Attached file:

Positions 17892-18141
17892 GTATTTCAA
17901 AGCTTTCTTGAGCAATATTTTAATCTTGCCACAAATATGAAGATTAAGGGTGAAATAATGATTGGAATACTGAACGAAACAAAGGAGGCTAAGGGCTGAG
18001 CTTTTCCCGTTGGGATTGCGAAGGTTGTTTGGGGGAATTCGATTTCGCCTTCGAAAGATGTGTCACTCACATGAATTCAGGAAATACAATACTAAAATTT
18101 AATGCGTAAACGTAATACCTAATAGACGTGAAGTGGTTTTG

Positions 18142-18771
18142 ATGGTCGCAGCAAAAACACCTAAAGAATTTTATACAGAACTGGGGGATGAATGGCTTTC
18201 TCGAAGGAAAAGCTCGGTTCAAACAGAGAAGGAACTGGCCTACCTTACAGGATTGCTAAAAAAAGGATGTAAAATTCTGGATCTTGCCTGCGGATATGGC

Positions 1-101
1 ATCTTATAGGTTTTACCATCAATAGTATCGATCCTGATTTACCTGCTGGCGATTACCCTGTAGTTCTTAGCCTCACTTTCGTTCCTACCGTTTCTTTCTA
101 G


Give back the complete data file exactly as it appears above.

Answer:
Positions 17892-18141
17892 GTATTTCAA
17901 AGCTTTCTTGAGCAATATTTTAATCTTGCCACAAATATGAAGATTAAGGGTGAAATAATGATTGGAATACTGAACGAAACAAAGGAGGCTAAGGGCTGAG
18001 CTTTTCCCGTTGGGATTGCGAAGGTTGTTTGGGGGAATTCGATTTCGCCTTCGAAAGATGTGTCACTCACATGAATTCAGGAAATACAATACTAAAATTT
18101 AATGCGTAAACGTAATACCTAATAGACGTGAAGTGGTTTTG

Positions 18142-18771
18142 ATGGTCGCAGCAAAAACACCTAAAGAATTTTATACAGAACTGGGGGATGAATGGCTTTC
18201 TCGAAGGAAAAGCTCGGTTCAAACAGAGAAGGAACTGGCCTACCTTACAGGATTGCTAAAAAAAGGATGTAAAATTCTGGATCTTGCCTGCGGATATGGC

Positions 1-101
1 ATCTTATAGGTTTTACCATCAATAGTATCGATCCTGATTTACCTGCTGGCGATTACCCTGTAGTTCTTAGCCTCACTTTCGTTCCTACCGTTTCTTTCTA
101 G